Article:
Husband Paul and I took a rare trip outside our home. The occasion was a doctor’s appointment. I overcame my worries about using portable oxygen by connecting his air line to the small heavy tank and successfully turning on the oxygen flow. I hoped the effort would result in a remedy for Paul’s very painful knee.
My reasoning was simple. Less pain would mean less chance of falling and more ability to use his legs to hold himself up and walk short distances, something important to his sense of independence and my ability to manage his care.
As it turned out there was no remedy except time, the one thing we do not have.
We decided to stop at Safeway so Paul could have a green salad with the blue cheese dressing he craved. I also wanted to increase our supply of white wine for visitors. While looking for a certain chardonnay, I heard a voice asking, “Can I help you find something?”
It was the “wine lady.” I like her; ever since I took on our grocery shopping and happen to see her, she asks about Paul. Today when she sees it is me, his inadequate replacement, she asks how he is.
I tell her he is very sick and in home with hospice. She is saddened by the news and expresses her sorrow. I thank her and she goes on to tell me how he shopped so carefully and told her it was for me.
“I thought, ‘He must be a good husband.’”
Her words inspired the tears that come whenever someone recognizes a truth about him. My eyes welled over the mask I wore. her understanding that this man is a good man touches me deeply.
I couldn’t speak. I could only reach out for her comforting hug. There in the wine aisle I held onto her comforting presence. She invites me to come in anytime for a hug or as I experience it yet another lifeline that is offered to me, to Paul, to us.
Air line turbulence
Our marvelous bodies take in air, use the oxygen and give out carbon dioxide from the moment we are born until the moment we die. Our heart and lungs work in concert to supply our oxygen needs for years until one or both can no longer do its part as well.
The most serious deficits such as those in Paul’s heart may require a method to deliver oxygen to the body. Paul was prescribed continuous oxygen when the doctor learned his blood oxygen level dropped to 86 percent upon exertion. His supply came in a device called an oxygen concentrator that pulls oxygen from room air and delivers it via long tubes to a cannula in his nose.
The company delivered a concentrator along with several feet of tubing to our home. The machine’s first impression was not good. The representative placed it in the center of the house which seemed like the perfect place. When he plugged it in, we were greeted by the loud rhythmic buzz of a machine running. Paul asked if it is always that noisy. The rep said it was, hooked Paul up, explained the portable oxygen set up and left.
The concentrator owned the room. The cats escaped to the farthest corner of the lower level of the house. We tried moving it as far away down the hall from where we were. We thought about putting it into the utility room but thought the space too small.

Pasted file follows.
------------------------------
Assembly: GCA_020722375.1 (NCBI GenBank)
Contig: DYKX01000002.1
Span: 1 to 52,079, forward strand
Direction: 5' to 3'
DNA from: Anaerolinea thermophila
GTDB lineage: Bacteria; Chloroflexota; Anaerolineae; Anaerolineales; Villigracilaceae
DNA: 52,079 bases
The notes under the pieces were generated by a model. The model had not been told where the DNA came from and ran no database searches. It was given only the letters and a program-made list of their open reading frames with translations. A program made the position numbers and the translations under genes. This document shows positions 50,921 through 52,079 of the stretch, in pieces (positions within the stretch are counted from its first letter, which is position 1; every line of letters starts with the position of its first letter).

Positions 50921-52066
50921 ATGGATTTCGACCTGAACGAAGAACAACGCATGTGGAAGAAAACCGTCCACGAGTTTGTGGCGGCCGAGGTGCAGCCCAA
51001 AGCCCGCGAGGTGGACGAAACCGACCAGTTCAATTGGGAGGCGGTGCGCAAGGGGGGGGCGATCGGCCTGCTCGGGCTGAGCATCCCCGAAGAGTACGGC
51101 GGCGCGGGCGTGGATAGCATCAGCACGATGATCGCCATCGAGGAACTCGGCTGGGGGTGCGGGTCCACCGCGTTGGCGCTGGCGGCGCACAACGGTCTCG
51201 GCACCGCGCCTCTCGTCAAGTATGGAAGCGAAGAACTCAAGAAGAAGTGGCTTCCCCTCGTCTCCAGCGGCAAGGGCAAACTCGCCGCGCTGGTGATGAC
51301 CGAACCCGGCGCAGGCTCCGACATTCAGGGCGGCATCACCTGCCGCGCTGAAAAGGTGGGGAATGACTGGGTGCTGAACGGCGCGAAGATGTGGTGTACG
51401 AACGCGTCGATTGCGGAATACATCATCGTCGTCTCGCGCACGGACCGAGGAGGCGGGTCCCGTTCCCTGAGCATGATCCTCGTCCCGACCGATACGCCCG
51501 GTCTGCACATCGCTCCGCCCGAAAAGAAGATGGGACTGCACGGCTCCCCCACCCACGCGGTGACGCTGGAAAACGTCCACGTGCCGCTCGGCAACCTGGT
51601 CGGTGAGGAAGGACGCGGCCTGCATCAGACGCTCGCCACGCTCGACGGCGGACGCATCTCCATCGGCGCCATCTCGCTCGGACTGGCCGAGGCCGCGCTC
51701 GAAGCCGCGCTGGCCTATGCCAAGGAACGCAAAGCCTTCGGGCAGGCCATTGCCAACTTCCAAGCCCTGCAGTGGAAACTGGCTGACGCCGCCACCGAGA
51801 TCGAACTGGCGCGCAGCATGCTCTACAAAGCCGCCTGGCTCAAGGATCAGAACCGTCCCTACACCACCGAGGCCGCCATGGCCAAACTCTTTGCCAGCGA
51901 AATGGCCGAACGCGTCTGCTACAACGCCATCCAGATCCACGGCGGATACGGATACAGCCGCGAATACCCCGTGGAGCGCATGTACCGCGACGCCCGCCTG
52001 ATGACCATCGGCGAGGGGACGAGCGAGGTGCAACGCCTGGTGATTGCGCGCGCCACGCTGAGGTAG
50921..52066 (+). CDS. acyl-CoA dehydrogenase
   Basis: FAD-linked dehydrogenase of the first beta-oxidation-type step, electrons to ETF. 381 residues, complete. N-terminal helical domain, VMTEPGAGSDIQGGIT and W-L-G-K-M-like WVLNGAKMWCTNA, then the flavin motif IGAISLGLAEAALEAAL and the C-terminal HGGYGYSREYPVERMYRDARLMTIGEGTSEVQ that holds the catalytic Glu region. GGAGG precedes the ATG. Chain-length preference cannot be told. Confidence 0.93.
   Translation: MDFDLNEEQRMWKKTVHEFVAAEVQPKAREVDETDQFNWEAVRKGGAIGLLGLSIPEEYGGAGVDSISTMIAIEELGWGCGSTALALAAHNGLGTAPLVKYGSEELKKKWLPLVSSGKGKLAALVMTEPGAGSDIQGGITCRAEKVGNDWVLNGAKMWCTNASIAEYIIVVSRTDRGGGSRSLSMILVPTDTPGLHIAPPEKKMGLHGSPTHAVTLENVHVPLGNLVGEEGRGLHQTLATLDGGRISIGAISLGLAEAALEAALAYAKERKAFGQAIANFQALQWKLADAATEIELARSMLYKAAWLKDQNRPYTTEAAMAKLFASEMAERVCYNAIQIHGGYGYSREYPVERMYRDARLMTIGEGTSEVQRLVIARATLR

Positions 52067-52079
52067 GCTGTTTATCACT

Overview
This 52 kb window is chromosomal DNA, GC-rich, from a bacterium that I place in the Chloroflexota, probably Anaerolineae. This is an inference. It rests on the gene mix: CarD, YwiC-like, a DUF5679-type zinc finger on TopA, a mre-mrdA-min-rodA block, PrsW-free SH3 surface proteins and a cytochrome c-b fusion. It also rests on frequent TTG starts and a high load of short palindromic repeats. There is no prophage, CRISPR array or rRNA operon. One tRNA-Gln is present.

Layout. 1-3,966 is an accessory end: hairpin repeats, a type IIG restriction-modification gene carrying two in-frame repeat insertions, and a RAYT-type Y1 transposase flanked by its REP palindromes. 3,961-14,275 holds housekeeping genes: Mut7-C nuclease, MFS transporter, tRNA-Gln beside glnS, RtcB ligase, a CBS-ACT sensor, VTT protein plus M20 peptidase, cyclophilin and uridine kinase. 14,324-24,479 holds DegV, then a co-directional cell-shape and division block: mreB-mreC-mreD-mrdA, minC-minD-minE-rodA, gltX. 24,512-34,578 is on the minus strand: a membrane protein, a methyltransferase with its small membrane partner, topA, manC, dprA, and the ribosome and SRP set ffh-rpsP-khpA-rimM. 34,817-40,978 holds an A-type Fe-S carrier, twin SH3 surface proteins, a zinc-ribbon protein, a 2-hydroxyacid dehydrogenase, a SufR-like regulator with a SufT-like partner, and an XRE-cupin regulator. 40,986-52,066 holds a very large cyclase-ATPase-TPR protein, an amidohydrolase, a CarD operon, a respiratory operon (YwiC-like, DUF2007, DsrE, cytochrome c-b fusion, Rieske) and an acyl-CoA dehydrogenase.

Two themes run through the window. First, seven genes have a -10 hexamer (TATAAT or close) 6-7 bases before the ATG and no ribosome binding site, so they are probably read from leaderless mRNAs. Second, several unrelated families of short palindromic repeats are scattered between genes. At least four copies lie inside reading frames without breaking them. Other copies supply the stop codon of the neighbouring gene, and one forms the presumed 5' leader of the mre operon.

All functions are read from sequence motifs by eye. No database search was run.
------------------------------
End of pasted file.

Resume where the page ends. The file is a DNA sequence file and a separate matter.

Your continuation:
Finally, I called the company who said we could put it in small five-by-seven-foot (or more) room.
Luckily, we had one close to our front door. I pointed out that the noise was a stressor in an already stressful situation to what turned out to be an unsympathetic ear.
It was incomprehensible to me that oxygen concentrators that have been in homes since at least the eighties had not evolved to deliver oxygen without this level of noise. Still, it was an essential air line for Paul.
The hospice nurse made his first visit and in assessing the environment noted the noisy concentrator. Nurse said it should not be that loud and he would contact the company for an exchange. My faith in modern machine development was restored.
The company responded by bringing us out another concentrator. The rep said the one he brought was ten years old and the one we had was five years old. I was to listen and chose the quietest.
The tactic reminded me of persuading a child to eat vegetables by giving them a choice between peas and brussels sprouts.
No surprise to anyone reading this column, the quietest was the 5-year-old concentrator. Unspoken was the third choice which was no concentrator or no essential air line. I wondered if the company made that calculation.
The rep would not commit to a quieter machine when more arrived; in fact, it felt like a definite no. I do not know how concentrators are triaged for people in need, but this 95 year old dying man did not make the list. At least we have a room to dedicate to noise. I am comforted by thinking someone who does not have a room has a newer quieter concentrator instead of us.
‘Please let me breathe’
Paul and I know that he has these additional days due to the efforts, caring and yes love of many people over the last two years. Having oxygen to breathe and medication to breathe easier are a big part of our peace.
Paul and I are learning to manage episodes of “air hunger,’ the terrible sensation of not being able to get oxygen and begging for air. Our physician friend, Paul’s pulmonologist and all the supports provided through Assured Hospice — the nurse, medications, equipment have given us the tools and confidence to see us through those very difficult times.
Life lines all along with family and friends who carry us through each day. We are able to be together sharing the grief and always sharing our love for and with each other.
The other day I lay next to Paul with my arms around him imagining my body was a memory foam pillow that would keep his impression with me the rest of my life.
Bertha Cooper, a featured columnist in the Sequim Gazette, spent her career years in health care administration, program development and consultation and it the author of the award-winning “Women, We’re Only Old Once.” Cooper and her husband have lived in Sequim more than 20 years. Reach her at email@example.com.